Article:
Review of Equus: The struggle for identity
I just finished reading Equus, the 1975 Tony-award winning play written by Peter Shaffer and recently revived on Broadway with stars Daniel Radcliffe and Richard Griffiths.
The play revolves around Alan Strang, a troubled boy of 17 who has been court-ordered to receive care after he blinds six horses with a metal spike. His foil is Dr. Martin Dysart, a psychiatrist who is Strang’s last resort.
It’s in the therapeutic setting that the two go to battle (and is a far cry from the tête-à-tête between Matt Damon and Robin Williams in Good Will Hunting). It is revealed that Strang, torn between an atheistic father and a Christian mother, creates his own religious world evolving the sexual and spiritual worship of horses.
The play’s action is focused on Dysart coaxing Strang to reveal his thoughts and motivations. Dysart is able to do so, in part, because he, himself is in crisis. Strang’s inner world is an obsession of which Dysart, a man tired of his profession and marriage, is jealous.
“But that boy has known a passion more ferocious than I have ever felt in any second of my life. And let me tell you something: I envy it.” (Act II: Scene 25)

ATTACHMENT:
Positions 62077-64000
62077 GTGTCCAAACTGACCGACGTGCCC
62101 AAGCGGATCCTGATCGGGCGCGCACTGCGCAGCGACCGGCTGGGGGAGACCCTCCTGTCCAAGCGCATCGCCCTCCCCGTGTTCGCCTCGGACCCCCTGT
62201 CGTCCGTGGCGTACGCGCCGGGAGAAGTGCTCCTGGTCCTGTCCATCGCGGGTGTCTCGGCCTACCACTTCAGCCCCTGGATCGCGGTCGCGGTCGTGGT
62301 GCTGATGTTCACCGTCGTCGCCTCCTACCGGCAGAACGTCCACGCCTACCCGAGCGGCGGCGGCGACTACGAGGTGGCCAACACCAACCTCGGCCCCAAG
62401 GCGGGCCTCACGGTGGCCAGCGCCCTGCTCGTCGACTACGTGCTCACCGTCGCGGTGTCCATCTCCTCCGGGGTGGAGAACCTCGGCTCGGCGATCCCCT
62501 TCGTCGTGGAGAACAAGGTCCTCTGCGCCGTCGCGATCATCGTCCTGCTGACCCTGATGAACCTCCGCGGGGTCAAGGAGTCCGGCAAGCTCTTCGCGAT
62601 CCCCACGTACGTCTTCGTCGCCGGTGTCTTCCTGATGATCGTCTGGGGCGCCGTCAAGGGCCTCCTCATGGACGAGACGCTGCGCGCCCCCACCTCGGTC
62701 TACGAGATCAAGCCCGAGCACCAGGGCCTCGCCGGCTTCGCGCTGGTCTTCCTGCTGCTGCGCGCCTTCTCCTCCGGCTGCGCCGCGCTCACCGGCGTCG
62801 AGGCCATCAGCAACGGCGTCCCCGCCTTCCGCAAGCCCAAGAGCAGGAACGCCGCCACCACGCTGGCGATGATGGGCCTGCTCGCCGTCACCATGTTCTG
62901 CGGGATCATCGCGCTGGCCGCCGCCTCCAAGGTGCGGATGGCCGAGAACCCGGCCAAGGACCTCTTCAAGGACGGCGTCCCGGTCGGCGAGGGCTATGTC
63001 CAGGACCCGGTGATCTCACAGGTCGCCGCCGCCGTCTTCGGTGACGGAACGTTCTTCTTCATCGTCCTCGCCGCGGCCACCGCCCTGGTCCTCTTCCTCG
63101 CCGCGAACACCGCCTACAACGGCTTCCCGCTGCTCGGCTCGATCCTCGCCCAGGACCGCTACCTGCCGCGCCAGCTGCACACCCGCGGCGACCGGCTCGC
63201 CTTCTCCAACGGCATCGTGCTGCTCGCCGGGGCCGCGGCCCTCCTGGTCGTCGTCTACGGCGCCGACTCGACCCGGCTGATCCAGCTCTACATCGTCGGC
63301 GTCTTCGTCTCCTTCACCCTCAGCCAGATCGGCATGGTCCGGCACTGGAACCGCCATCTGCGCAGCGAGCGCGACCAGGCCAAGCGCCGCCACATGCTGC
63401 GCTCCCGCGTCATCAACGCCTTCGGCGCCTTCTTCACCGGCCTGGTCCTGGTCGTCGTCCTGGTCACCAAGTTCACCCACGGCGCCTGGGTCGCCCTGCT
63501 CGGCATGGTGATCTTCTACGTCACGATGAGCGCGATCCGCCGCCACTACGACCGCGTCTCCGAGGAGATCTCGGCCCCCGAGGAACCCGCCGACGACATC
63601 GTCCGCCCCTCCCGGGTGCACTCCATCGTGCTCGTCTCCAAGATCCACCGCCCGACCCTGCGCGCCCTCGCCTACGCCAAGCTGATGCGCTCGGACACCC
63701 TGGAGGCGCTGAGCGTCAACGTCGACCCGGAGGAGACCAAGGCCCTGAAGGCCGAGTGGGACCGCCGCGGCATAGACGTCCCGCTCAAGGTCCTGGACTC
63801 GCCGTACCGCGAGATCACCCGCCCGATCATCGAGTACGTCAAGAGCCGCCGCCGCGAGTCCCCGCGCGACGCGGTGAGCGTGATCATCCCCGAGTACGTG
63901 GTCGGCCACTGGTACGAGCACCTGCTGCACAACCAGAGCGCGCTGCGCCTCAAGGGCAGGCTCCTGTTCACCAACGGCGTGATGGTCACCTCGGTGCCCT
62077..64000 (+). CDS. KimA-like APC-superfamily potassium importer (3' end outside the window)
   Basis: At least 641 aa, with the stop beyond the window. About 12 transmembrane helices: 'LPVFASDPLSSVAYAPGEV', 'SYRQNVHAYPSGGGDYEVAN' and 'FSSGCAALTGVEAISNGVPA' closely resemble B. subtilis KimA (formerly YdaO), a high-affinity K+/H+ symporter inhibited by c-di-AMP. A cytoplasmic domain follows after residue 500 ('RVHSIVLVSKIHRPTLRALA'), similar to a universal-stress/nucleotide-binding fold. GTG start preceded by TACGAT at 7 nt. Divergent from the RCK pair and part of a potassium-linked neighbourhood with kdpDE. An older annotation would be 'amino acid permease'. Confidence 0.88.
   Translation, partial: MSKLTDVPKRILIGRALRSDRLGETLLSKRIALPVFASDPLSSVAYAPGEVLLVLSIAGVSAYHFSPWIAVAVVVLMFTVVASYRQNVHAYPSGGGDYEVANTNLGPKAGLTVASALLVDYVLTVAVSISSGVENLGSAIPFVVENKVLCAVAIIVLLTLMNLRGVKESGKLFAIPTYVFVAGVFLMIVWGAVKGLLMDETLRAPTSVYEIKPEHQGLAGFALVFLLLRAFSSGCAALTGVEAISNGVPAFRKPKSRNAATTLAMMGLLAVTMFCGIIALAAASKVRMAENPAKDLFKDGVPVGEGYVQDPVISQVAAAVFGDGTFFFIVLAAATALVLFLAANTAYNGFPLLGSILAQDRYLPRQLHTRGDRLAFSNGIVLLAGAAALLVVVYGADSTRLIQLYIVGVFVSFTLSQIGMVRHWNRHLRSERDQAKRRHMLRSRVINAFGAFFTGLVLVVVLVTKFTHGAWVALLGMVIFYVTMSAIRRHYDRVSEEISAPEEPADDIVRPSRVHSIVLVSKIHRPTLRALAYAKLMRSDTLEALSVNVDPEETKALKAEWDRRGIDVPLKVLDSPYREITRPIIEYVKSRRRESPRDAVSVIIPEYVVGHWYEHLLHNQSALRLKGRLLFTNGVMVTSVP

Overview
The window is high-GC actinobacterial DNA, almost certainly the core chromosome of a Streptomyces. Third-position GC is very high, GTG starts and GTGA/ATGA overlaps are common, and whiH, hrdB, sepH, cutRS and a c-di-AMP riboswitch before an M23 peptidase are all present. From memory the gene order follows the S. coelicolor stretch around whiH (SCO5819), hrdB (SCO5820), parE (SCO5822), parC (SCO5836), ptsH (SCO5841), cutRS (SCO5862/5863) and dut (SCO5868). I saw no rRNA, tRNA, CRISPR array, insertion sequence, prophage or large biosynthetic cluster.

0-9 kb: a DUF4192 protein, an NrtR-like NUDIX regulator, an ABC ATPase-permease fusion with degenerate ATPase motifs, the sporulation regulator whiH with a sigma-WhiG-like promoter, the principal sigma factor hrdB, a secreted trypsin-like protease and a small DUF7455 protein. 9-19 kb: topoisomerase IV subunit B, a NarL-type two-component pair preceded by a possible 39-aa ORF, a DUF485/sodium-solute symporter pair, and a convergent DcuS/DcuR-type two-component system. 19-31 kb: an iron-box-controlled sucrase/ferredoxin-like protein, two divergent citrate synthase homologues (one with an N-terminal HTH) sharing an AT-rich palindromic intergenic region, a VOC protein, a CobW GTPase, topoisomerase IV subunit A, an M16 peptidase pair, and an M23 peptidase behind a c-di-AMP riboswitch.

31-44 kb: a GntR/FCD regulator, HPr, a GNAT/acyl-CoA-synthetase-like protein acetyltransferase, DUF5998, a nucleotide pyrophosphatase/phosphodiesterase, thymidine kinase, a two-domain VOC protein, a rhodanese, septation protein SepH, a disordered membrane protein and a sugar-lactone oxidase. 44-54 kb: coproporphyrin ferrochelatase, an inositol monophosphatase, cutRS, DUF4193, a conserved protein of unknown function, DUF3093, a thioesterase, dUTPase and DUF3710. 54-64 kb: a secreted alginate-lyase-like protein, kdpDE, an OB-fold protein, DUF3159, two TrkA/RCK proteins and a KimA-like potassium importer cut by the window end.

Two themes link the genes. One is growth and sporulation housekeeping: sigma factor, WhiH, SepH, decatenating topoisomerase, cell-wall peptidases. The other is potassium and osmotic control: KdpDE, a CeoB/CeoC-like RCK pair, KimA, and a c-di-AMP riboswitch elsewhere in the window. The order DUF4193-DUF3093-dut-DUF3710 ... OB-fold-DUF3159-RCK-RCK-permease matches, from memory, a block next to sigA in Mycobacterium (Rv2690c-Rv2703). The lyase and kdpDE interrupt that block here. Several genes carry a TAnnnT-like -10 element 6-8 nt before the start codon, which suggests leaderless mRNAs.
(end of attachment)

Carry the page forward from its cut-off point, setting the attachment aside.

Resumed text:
Dysart has a professional responsibility to save Strang and society from the consequences of the boy’s obsession. But in doing so, Dysart realizes he must end the boy’s passion—his most raw and truthful part of himself.
I was amazed with the depth of the play, which I only read and never seen performed. The precision of the dialogue reminded me of the meticulousness of poetry. Equus is a remarkable and haunting work.
To my chagrin, I hadn’t heard of the play until Radcliffe joined the London production. But here is Dan Radcliffe’s interview on Inside the Actors Studio that really motivated me to seek out the text.